5

Why didn't Dumbledore, or Harry, just summon animals to drink the Emerald Potion? That way Dumbledore wouldn't have been weakened considerably by the potion.

As far as I know, there's the Bird-Conjuring Charm (Avis) and the Snake-Conjuring Spell (Serpensortia), either of which could have worked for them.

  • That would be pretty mean... If there's one thing that will turn people against someone, it's animal cruelty! – Daft Mar 17 '18 at 22:29
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    Same reason you couldn't just use a disintegration spell to get past the Winged Key room in Philosopher's Stone, or send a fugitive a letter and then follow the owl that delivers it. Harry Potter magic simply doesn't permit that sort of loophole. In this particular case, perhaps the summoned creatures wouldn't be able to drink the potion, or perhaps they would but the potion would continuously regenerate itself. – Harry Johnston Mar 17 '18 at 22:38
  • Sometimes, people just don't think of the possibilities, but I agree it would have been very strange. – SK19 Mar 18 '18 at 3:18
  • I think the fact that they wouldn't do something like that is part of why we think they're better than Voldemort. – Misha R Mar 19 '18 at 15:27
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There are a few problems with doing that.

First and foremost, I think that both Harry and Dumbledore would've seen that as cruel and cowardly.

It's also unclear what limits there are on summoning stuff from within the cave. Voldemort did seem to have thought of the summoning-charm loophole; at a minimum, when Harry tried to summon the Horcrux, it didn't work.

Even if they could summon an animal there, though, it's unclear how they'd be able to control an unwilling animal to a great enough degree to be able to force it to drink the potion (short of one of them physically holding it still and the other one forcibly pouring the potion down its throat, which I can't really see either of them being willing to do). Granted, Harry was a Parselmouth, so he presumably would've been able to exert at least some influence over a snake, but even Parselmouths presumably don't exercise complete control over snakes. Hermoine was also able to set a flock of birds on Ron, but again, that's very different than forcing them to drink multiple large doses of a potion that had vile effects on the drinker.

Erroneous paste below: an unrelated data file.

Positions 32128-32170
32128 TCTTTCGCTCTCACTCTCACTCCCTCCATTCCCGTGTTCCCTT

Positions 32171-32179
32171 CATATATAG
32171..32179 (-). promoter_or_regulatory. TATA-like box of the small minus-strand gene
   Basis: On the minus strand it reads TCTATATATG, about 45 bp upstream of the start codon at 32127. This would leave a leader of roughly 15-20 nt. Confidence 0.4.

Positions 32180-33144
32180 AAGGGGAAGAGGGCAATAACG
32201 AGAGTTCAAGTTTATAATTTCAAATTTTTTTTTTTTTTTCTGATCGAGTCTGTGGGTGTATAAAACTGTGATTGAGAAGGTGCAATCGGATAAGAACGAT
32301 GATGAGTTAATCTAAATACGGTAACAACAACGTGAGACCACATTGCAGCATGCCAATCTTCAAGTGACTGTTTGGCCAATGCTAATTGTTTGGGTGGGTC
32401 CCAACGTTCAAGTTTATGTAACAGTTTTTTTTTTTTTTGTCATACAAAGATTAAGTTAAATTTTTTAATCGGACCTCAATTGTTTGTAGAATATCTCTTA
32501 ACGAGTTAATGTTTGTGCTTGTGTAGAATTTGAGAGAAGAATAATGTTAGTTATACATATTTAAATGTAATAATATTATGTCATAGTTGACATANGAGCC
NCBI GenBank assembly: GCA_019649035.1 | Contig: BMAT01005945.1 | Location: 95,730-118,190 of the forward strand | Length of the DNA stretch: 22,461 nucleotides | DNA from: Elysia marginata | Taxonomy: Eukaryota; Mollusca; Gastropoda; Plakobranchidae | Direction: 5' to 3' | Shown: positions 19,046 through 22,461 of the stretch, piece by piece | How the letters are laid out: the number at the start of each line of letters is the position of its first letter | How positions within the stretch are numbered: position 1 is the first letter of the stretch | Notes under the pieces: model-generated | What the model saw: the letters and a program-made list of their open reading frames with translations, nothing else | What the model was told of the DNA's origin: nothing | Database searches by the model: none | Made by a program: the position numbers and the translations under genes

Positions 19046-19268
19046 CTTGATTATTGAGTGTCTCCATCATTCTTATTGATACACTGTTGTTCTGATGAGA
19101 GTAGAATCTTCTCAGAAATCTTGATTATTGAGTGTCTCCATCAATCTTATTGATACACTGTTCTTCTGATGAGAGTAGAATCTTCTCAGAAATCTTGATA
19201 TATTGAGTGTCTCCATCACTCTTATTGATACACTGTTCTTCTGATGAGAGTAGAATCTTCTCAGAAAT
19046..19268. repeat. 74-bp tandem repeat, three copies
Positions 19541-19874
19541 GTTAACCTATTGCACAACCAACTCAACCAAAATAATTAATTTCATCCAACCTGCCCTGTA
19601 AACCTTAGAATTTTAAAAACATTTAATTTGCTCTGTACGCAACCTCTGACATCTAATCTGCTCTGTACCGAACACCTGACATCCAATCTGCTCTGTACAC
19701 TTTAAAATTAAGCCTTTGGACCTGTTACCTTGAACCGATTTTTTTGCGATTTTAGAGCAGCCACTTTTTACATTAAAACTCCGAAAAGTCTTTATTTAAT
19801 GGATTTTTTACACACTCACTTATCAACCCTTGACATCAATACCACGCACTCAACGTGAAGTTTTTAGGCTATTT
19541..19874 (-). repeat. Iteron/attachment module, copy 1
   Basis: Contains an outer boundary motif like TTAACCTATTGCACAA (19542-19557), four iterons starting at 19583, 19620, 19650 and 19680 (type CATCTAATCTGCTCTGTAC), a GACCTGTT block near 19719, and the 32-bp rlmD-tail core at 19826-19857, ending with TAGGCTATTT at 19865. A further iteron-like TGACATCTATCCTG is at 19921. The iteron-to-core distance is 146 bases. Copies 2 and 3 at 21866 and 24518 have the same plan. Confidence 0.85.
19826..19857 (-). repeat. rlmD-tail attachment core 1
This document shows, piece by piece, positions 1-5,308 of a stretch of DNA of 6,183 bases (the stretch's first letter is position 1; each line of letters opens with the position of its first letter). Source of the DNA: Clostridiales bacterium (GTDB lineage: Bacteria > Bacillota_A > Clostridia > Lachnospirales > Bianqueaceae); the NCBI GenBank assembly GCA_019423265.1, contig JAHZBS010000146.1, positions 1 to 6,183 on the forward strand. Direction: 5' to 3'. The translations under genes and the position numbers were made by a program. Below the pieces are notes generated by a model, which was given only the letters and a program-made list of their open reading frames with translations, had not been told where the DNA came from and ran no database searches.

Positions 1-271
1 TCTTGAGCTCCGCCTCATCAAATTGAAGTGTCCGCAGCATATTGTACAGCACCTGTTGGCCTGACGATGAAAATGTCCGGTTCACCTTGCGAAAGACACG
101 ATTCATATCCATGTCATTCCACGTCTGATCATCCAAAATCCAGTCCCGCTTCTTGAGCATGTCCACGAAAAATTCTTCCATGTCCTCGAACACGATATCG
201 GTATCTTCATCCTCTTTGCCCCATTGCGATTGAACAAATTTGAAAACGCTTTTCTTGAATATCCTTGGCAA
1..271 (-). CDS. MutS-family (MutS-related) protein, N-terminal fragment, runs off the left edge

Finally, this is a little more speculative, but Voldemort seems to have tried to make sure that the person entering would have to weaken themselves, so perhaps he would've somehow included the requirement that only an intelligent being could drink the potion (or had some other similar requirement to try to close this loophole). (Note that I only specify "intelligent being" rather than "human" - clearly, Kreacher was able to drink the potion in spite of being an elf). While the text doesn't directly state that that was the case, the fact that Voldemort thought to make sure that the cup could only be filled from the lake (to make sure that the drinker would have to disturb the Inferni) is an example of the lengths Voldemort went to try to make sure that the drinker would have to weaken themselves as much as possible.